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Ancient coin proves that China was trading with East Africa long before Europeans arrived

By Catholic Online (NEWS CONSORTIUM)
March 15th, 2013
Catholic Online (www.catholic.org)

A rare, 600-year-old Chinese coin on the Kenyan island of Manda has virtually rewritten the history books on international trading. The coin, which has a square hole in the center so it could be worn on a belt, proves trade existed between China and eastern Africa decades before European explorers.

LOS ANGELES, CA (Catholic Online) - Emperor Yongle of China who reigned from 1403-1425 during the Ming Dynasty is listed on the coin. Scientists say the coin is made of copper and silver and has a square hole in the center so it could be worn on a belt.

The island of Manda, off the northern coast of Kenya was home to an advanced civilization from about 200 A.D. to 1430 A.D., when it was abandoned and never inhabited again. Trade was an important part of everyday life on Manda and this coin may show trade's importance on the island dates far earlier than was previously believed.

Scientists from Kenya, Pennsylvania and Ohio also participated in the expedition, which uncovered human remains and other artifacts predating the coin.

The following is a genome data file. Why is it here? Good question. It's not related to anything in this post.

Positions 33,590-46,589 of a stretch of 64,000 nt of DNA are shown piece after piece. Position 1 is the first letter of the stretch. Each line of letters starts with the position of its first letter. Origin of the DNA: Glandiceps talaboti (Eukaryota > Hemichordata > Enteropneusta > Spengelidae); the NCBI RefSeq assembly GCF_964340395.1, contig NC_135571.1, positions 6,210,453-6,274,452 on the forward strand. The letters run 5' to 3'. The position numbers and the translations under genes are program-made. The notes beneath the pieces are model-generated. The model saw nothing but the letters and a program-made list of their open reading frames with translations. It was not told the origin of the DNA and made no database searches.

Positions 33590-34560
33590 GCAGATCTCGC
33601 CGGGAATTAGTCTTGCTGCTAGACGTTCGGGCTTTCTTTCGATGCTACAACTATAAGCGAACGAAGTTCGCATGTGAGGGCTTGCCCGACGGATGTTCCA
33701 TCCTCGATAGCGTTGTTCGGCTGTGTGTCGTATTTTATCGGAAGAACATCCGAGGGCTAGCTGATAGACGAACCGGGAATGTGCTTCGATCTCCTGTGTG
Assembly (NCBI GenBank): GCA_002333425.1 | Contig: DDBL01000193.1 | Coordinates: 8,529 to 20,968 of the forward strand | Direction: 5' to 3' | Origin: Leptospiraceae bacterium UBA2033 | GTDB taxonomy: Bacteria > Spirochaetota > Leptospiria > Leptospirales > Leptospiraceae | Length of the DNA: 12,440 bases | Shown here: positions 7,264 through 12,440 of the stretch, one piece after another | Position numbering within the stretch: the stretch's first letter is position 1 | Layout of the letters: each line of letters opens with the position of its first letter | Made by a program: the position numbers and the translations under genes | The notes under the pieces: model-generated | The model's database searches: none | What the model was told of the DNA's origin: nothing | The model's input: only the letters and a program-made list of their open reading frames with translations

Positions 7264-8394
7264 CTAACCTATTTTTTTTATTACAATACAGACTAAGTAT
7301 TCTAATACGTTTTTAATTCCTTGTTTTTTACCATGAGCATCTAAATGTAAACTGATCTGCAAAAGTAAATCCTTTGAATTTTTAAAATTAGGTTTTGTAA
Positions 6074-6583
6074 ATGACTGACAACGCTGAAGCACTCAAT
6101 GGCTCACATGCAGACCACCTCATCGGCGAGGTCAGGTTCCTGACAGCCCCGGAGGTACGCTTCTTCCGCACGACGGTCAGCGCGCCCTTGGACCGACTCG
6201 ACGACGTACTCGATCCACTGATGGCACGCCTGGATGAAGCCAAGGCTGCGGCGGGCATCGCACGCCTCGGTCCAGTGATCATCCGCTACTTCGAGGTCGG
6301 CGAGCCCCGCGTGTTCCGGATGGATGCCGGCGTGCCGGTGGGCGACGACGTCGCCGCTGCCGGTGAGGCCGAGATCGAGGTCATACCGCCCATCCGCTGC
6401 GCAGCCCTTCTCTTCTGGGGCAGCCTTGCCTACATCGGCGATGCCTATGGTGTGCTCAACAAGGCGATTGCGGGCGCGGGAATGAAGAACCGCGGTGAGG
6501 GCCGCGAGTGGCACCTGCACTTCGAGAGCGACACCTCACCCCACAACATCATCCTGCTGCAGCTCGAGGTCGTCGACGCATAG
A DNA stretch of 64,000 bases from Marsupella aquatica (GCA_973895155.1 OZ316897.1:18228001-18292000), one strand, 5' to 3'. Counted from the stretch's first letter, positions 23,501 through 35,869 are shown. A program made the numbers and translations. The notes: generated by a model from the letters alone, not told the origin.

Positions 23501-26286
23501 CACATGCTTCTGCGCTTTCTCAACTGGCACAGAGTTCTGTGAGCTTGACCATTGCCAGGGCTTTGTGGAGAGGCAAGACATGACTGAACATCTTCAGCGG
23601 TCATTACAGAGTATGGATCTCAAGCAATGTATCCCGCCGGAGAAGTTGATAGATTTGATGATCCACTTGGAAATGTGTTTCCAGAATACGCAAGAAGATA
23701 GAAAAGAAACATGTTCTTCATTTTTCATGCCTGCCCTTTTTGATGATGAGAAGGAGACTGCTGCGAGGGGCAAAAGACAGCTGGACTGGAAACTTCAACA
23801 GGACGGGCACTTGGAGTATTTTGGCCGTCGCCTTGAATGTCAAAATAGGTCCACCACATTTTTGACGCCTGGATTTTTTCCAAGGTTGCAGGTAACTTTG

Emperor Yongle, who began building China's Forbidden City, was interested in political and trade missions to the lands that ring the Indian Ocean and sent Admiral Zheng He, also known as Cheng Ho, to explore those shores.

"Zheng He was, in many ways, the Christopher Columbus of China," Dr. Kusimba, Curator of African Anthropology at The Field Museum says.

"It's wonderful to have a coin that may ultimately prove he came to Kenya," he added. "We know Africa has always been connected to the rest of the world, but this coin opens a discussion about the relationship between China and Indian Ocean nations."

This agreement ended after Emperor Yongle's death when later Chinese rulers banned foreign expeditions, allowing European explorers to dominate the Age of Discovery and expand their countries' empires.

The Portuguese were the first Europeans to explore the region of current-day Kenya, Vasco da Gama having visited Mombasa in 1498.

Modern European exploration of Kenya wasn't initiated until 1844 when two German missionaries, Johan Ludwig Krapf and Joahnnes Rebmann ventured into the interior from Mombasa in an attempt to introduce Christianity.

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